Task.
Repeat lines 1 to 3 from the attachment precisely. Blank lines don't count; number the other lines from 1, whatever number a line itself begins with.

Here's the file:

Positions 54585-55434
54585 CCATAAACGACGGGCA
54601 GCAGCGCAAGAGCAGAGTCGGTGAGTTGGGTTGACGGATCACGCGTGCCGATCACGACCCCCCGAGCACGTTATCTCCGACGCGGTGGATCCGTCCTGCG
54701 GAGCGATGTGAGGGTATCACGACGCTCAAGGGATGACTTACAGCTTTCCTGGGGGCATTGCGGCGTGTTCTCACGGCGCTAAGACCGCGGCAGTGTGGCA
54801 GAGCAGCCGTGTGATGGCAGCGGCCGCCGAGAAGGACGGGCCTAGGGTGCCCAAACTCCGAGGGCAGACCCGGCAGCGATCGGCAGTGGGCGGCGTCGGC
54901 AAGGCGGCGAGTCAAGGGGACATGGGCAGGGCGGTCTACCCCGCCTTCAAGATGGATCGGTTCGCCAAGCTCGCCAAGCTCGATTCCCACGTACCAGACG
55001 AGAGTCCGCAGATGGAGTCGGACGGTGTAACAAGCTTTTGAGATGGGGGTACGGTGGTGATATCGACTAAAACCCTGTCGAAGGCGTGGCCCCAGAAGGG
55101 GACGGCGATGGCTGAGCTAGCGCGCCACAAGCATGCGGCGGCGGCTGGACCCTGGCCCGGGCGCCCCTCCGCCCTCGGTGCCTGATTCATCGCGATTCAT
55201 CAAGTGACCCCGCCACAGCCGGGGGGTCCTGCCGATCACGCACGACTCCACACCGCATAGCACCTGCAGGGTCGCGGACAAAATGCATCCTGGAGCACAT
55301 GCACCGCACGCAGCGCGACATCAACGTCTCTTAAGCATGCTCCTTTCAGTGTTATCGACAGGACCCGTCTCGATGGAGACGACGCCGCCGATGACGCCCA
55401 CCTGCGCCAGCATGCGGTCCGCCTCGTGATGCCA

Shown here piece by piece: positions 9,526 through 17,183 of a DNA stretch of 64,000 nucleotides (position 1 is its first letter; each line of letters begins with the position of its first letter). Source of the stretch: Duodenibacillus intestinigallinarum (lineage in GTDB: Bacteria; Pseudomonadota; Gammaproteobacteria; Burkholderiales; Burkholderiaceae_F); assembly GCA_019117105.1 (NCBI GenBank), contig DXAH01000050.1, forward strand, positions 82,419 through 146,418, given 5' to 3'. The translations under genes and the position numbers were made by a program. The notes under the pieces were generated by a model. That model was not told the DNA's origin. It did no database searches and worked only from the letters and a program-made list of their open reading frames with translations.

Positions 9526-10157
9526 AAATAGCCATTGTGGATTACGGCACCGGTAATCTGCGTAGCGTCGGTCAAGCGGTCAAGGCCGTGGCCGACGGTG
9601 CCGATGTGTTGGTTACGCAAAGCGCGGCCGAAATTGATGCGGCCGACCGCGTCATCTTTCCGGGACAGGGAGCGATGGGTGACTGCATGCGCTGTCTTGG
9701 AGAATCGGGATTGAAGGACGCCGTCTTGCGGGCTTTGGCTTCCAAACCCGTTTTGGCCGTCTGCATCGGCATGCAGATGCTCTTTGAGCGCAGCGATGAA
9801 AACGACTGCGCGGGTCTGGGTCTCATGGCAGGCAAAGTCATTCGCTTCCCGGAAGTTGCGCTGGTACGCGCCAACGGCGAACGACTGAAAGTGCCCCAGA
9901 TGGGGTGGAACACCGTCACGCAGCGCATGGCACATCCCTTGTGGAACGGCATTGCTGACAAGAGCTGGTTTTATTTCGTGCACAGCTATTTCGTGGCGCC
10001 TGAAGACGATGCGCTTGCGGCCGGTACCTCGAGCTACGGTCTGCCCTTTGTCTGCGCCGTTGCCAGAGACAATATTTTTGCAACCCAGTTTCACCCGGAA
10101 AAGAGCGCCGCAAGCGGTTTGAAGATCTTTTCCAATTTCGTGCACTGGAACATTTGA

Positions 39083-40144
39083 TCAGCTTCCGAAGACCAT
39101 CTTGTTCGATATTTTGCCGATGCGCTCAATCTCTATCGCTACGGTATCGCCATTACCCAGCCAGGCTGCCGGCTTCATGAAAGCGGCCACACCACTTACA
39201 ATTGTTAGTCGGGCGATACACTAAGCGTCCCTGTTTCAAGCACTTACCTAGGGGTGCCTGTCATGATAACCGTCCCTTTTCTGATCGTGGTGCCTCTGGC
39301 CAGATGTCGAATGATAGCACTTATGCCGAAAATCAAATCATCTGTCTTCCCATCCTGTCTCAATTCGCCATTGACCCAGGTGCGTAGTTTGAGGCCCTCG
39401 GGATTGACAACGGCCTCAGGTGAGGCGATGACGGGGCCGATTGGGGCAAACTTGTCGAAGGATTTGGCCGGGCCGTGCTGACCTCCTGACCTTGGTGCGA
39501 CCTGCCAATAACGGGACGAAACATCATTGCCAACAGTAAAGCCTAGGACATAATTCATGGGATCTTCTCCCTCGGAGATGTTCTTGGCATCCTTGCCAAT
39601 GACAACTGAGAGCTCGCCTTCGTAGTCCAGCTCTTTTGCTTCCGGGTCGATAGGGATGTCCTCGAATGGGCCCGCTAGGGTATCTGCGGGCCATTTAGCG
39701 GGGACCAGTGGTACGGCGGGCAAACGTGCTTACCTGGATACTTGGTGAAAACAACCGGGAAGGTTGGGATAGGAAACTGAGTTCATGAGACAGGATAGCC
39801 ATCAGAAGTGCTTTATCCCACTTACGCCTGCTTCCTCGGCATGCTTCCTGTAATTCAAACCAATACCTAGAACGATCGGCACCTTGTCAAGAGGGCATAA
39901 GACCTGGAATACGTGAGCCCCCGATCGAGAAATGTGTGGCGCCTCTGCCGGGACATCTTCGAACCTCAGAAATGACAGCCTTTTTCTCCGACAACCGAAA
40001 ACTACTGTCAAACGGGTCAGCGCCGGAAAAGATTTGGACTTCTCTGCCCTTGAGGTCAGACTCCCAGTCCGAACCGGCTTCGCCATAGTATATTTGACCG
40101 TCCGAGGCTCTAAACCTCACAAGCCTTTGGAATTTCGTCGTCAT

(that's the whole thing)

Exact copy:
Positions 54585-55434
54585 CCATAAACGACGGGCA
54601 GCAGCGCAAGAGCAGAGTCGGTGAGTTGGGTTGACGGATCACGCGTGCCGATCACGACCCCCCGAGCACGTTATCTCCGACGCGGTGGATCCGTCCTGCG